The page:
Saturday, December 25, 2004

On May 22, 2003, the Los Angeles Times printed a front-page story by Scott Gold, its respected Houston bureau chief, about the passage of a law in Texas requiring abortion doctors to warn women that the procedure might cause breast cancer. Virtually no mainstream scientist believes that the so-called ABC link actually exists — only anti-abortion activists do. Accordingly, Gold’s article noted right off the bat that the American Cancer Society discounts the “alleged link” and that anti-abortionists have pushed for “so-called counseling” laws only after failing in their attempts to have abortion banned. Gold also reported that the National Cancer Institute had convened “more than a hundred of the world’s experts” to assess the ABC theory, which they rejected. In comparison to these scientists, Gold noted, the author of the Texas counseling bill — who called the ABC issue “still disputed” — had “a professional background in property management.”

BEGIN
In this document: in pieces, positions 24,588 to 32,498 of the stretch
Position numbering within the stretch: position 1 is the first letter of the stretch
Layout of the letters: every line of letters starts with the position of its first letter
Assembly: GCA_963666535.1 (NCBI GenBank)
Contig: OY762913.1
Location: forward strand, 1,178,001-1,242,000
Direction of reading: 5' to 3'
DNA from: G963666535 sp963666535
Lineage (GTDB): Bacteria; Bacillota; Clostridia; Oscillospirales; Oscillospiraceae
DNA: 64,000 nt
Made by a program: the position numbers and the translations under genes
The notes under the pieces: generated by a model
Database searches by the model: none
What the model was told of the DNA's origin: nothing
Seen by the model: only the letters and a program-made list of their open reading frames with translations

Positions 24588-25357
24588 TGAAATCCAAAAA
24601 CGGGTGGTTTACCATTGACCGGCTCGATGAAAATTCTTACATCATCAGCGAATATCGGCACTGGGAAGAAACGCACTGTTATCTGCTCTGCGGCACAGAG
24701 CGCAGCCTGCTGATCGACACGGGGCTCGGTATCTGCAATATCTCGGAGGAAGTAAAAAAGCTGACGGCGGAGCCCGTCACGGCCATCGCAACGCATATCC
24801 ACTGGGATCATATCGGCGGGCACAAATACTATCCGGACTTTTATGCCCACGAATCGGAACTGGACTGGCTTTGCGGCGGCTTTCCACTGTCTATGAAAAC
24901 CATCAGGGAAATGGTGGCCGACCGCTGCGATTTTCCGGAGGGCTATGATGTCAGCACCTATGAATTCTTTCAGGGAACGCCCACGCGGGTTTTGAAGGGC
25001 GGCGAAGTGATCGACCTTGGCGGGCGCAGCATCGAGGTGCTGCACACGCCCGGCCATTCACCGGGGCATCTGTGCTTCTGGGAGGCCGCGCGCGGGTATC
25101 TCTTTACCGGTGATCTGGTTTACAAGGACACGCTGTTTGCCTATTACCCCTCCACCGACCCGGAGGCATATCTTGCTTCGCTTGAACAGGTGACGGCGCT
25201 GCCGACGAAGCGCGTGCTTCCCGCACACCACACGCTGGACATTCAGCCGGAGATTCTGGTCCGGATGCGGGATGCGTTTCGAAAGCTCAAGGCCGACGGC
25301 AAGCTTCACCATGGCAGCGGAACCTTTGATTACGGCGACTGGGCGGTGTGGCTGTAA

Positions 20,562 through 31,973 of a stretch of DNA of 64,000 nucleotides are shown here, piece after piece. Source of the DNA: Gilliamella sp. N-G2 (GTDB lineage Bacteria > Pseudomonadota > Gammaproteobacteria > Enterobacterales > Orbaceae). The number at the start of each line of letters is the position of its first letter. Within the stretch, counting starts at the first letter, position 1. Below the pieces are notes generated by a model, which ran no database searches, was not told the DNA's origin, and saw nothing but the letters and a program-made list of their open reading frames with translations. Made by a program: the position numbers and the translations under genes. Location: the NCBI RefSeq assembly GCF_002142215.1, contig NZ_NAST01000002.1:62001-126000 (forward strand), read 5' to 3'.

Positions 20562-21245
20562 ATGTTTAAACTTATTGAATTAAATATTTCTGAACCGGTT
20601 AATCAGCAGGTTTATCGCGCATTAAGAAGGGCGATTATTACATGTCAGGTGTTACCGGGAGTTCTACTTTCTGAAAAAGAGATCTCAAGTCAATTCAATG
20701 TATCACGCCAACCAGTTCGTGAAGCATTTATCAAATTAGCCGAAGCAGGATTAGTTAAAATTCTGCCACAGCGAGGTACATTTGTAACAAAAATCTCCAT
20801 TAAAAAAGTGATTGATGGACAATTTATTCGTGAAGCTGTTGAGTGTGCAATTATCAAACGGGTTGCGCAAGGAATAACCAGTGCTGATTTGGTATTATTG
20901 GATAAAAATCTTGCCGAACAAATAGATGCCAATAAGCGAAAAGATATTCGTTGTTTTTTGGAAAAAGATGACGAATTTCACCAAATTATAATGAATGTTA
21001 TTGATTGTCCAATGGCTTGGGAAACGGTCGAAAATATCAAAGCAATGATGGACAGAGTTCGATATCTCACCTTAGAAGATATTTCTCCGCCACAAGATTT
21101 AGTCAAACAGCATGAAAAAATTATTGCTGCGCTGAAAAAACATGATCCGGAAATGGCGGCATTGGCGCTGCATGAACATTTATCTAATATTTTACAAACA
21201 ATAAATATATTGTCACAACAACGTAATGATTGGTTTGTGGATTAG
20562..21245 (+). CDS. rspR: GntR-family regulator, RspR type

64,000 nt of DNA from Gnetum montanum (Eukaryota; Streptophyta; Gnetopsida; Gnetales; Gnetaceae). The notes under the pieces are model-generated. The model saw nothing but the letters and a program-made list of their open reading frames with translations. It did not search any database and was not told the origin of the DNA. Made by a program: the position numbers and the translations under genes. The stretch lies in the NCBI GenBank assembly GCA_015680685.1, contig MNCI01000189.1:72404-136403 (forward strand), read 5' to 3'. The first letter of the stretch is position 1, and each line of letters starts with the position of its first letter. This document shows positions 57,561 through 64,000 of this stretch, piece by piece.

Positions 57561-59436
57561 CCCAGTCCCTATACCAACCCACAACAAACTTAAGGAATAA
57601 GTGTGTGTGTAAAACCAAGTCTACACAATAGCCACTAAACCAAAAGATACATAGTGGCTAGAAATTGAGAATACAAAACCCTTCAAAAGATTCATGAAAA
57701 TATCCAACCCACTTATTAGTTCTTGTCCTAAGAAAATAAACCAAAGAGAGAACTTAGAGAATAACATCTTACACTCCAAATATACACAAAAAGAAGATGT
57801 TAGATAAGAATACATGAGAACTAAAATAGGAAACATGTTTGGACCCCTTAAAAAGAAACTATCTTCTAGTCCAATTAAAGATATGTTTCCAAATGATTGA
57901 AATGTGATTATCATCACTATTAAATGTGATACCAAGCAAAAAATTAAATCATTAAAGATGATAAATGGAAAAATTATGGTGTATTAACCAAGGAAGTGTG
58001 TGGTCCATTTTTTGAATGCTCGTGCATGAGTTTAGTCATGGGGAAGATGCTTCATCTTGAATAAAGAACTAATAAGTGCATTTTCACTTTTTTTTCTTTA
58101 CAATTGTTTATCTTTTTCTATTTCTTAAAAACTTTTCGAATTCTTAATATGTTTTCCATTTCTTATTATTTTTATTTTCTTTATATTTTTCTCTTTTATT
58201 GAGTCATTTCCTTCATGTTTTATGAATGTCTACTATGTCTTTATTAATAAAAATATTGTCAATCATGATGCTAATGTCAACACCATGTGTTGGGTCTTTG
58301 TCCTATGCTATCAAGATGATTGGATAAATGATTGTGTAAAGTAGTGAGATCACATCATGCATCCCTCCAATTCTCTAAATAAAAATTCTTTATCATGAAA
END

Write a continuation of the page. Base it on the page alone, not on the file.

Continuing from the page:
Gold’s piece was hard-hitting but accurate. The scientific consensus is quite firm that abortion does not cause breast cancer. If reporters want to take science and its conclusions seriously, their reporting should reflect this reality — no matter what anti-abortionists say.

But what happened next illustrates one reason journalists have such a hard time calling it like they see it on science issues. In an internal memo exposed by the Web site LAobserved.com, the Times’s editor, John Carroll, singled out Gold’s story for harsh criticism, claiming it vindicated critics who accuse the paper of liberal bias...
-- from Blinded by Science by Chris Mooney in Columbia Journalism Review, an interesting article on how media reporting often tends to distort science.

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